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View crowlader's profile

Finish Nailer for the Non-Professional

by crowlader
posted 07-18-2017 05:58 PM


39 replies so far

View buckbuster31's profile

buckbuster31

256 posts in 849 days


#1 posted 07-18-2017 06:09 PM

I have an 18 ga hitachi. its awesome for the limited use that I actually do use it. I typically don’t fire too many nails in my furniture pieces, but when there is a need then I definitely do it.

View hotbyte's profile

hotbyte

1000 posts in 3309 days


#2 posted 07-18-2017 06:17 PM

Aren’t the angled finish nailers heavier/thicker gauge nails? So, type would depend on need.

View Loren's profile

Loren

10477 posts in 3981 days


#3 posted 07-18-2017 06:33 PM

For furniture I mostly use an 18 ga. nailer
and a micro-pinner that shoots 23 ga. nails.

For carpentry I have a 15 ga. Hitachi angled
nailer but I rarely use that in the shop unless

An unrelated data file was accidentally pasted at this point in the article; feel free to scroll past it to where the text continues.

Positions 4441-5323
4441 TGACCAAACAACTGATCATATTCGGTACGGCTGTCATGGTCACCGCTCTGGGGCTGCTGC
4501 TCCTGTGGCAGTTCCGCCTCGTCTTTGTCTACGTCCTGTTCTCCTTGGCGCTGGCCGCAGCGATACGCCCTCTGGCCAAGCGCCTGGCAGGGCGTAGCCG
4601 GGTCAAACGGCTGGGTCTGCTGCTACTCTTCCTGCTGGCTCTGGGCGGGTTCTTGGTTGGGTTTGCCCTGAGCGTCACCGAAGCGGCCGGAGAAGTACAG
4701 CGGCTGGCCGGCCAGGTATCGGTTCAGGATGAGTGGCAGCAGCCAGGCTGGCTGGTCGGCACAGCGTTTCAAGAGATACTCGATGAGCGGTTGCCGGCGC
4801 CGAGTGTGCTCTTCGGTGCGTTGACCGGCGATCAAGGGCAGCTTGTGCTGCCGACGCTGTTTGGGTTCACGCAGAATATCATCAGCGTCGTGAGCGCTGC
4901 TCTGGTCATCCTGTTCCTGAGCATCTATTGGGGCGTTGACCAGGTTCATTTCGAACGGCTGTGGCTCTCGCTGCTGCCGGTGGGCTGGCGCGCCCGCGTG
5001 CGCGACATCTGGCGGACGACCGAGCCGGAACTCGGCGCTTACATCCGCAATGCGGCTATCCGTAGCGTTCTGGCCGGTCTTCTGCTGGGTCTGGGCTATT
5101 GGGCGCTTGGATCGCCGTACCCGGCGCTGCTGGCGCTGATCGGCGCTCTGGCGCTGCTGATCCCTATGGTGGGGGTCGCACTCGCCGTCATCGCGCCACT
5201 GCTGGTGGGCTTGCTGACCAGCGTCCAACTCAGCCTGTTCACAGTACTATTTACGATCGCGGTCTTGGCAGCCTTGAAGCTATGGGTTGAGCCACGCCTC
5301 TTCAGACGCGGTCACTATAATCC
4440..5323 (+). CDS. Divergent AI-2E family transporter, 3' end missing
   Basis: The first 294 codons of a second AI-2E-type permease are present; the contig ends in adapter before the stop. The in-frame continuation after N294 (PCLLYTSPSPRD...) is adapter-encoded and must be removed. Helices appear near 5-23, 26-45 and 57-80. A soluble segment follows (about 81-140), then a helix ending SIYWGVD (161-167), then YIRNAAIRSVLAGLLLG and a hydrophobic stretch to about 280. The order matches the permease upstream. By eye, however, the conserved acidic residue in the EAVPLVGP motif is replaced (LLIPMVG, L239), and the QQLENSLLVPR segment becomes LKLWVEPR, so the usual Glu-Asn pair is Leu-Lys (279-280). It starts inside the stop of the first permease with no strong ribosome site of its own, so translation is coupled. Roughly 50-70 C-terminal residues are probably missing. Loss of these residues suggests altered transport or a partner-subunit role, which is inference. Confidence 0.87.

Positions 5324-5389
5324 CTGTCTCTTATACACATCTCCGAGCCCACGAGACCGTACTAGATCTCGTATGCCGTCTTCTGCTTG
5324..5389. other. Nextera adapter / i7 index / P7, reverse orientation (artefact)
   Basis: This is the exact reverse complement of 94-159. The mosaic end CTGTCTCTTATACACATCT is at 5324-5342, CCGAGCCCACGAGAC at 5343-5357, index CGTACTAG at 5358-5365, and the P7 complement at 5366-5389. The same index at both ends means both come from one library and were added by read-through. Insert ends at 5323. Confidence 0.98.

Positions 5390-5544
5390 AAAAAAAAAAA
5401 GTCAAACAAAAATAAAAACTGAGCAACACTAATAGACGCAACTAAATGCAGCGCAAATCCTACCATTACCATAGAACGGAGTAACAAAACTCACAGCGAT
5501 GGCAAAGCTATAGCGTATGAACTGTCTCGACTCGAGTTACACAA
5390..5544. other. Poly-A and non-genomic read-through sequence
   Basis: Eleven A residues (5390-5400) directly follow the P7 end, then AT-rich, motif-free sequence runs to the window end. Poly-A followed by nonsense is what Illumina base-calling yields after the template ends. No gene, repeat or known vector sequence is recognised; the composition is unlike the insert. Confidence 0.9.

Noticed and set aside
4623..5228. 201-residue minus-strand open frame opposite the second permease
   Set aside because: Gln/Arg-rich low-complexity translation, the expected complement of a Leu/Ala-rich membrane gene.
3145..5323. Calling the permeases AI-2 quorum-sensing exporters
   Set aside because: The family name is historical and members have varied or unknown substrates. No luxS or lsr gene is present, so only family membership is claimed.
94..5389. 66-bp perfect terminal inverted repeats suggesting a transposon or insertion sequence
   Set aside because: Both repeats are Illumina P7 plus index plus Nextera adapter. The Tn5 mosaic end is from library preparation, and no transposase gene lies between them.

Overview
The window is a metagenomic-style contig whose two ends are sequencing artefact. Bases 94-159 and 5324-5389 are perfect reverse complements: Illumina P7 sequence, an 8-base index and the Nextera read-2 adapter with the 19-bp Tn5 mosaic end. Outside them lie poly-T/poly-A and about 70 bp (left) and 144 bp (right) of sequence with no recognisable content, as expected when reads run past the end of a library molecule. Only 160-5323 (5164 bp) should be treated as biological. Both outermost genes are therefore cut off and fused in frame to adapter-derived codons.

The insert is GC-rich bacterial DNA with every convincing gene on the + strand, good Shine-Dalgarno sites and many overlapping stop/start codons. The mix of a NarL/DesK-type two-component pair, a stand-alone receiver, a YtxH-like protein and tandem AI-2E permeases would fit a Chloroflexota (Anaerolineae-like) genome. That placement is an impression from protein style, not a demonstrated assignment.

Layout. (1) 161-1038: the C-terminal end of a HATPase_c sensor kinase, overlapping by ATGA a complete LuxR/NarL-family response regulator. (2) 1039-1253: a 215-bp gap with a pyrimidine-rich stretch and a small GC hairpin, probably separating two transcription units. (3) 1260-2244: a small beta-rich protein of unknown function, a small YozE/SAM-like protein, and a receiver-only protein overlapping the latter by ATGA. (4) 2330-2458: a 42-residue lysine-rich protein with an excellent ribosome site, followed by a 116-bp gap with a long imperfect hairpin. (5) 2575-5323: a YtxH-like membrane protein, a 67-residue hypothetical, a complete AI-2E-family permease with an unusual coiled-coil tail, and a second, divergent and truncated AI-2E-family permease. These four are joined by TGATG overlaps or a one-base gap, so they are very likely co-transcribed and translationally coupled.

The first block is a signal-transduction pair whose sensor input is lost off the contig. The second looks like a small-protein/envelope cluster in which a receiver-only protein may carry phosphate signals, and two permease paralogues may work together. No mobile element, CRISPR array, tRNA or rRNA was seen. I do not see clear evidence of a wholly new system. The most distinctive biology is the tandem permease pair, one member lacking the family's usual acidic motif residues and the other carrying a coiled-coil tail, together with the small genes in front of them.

I’m building a jig with it or something like
that. It’s just kind of overkill for most
shop woodworking where things are glued
together. When using glue 18 ga. nails
hold parts in place quite well.

A 1/4” crown stapler is most useful in the
shop. The tines of the staples tend to fan
out when fired so there’s a bit of a dovetail
effect that makes for strong holding. I
use that for cabinet backs, making plywood
boxes, shop drawers and jigs.

I’ve read reports that the Harbor Freight
18 ga. nailers work well, hold up, and they
are pretty cheap.

In terms of name brands the ones I have
used are Hitachi, Bostitch and Porter Cable.
All work well. There are weight and kickback
differences with the heavier nailers and some
have convenience features like air blowers
and quick-clearing noses for jams. I’ve never
had many issues with nailer jamming however.
I think nailer design is pretty much mature